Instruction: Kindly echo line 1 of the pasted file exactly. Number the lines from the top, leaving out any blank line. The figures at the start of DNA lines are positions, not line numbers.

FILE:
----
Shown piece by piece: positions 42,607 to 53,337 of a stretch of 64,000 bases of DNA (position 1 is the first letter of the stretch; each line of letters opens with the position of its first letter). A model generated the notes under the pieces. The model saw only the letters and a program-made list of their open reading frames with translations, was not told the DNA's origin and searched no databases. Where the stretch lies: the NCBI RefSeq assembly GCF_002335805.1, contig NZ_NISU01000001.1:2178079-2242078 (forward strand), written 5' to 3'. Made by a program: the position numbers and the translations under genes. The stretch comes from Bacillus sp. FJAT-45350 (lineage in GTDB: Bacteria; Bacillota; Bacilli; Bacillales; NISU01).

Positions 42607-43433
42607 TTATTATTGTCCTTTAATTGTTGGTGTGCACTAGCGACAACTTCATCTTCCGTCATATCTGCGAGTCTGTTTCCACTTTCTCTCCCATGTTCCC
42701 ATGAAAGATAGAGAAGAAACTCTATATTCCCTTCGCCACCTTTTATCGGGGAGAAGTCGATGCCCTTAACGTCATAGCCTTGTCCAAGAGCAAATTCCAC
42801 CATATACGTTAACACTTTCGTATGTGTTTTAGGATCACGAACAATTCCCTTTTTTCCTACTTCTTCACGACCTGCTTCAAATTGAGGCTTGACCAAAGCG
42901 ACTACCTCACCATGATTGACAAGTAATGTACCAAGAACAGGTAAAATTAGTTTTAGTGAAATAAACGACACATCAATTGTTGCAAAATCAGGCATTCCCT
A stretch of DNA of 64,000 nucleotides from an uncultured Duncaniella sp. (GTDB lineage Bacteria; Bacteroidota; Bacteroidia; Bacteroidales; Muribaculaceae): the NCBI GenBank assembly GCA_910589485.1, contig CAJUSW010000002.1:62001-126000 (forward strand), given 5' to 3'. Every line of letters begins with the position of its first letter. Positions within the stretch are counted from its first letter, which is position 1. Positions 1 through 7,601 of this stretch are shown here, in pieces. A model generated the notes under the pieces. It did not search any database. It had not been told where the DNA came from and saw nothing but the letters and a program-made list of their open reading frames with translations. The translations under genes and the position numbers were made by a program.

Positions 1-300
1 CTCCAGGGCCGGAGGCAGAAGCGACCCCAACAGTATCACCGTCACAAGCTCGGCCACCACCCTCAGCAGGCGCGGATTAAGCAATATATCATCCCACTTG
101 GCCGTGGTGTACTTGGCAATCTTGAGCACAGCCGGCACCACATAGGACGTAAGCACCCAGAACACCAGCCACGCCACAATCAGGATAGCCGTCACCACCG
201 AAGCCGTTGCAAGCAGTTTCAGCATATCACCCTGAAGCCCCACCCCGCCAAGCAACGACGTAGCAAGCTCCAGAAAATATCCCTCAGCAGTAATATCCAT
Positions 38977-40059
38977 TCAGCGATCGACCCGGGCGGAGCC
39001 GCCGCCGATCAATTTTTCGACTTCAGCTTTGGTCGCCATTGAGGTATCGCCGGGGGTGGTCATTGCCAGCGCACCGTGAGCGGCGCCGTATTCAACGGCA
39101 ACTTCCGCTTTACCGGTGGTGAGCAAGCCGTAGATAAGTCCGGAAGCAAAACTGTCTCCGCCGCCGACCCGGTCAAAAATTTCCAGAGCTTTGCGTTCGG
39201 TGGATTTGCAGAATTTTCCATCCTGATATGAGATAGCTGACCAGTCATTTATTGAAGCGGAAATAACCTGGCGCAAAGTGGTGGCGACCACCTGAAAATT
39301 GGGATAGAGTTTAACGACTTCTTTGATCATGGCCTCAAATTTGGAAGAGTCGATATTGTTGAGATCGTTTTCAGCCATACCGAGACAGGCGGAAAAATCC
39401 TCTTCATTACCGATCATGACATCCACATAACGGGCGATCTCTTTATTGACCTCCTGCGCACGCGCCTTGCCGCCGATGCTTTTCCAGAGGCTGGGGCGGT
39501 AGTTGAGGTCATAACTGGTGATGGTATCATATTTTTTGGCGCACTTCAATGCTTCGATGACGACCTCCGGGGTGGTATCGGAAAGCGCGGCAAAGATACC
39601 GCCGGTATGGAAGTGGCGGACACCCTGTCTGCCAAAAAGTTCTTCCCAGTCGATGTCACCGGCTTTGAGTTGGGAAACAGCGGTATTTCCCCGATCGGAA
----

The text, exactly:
Shown piece by piece: positions 42,607 to 53,337 of a stretch of 64,000 bases of DNA (position 1 is the first letter of the stretch; each line of letters opens with the position of its first letter). A model generated the notes under the pieces. The model saw only the letters and a program-made list of their open reading frames with translations, was not told the DNA's origin and searched no databases. Where the stretch lies: the NCBI RefSeq assembly GCF_002335805.1, contig NZ_NISU01000001.1:2178079-2242078 (forward strand), written 5' to 3'. Made by a program: the position numbers and the translations under genes. The stretch comes from Bacillus sp. FJAT-45350 (lineage in GTDB: Bacteria; Bacillota; Bacilli; Bacillales; NISU01).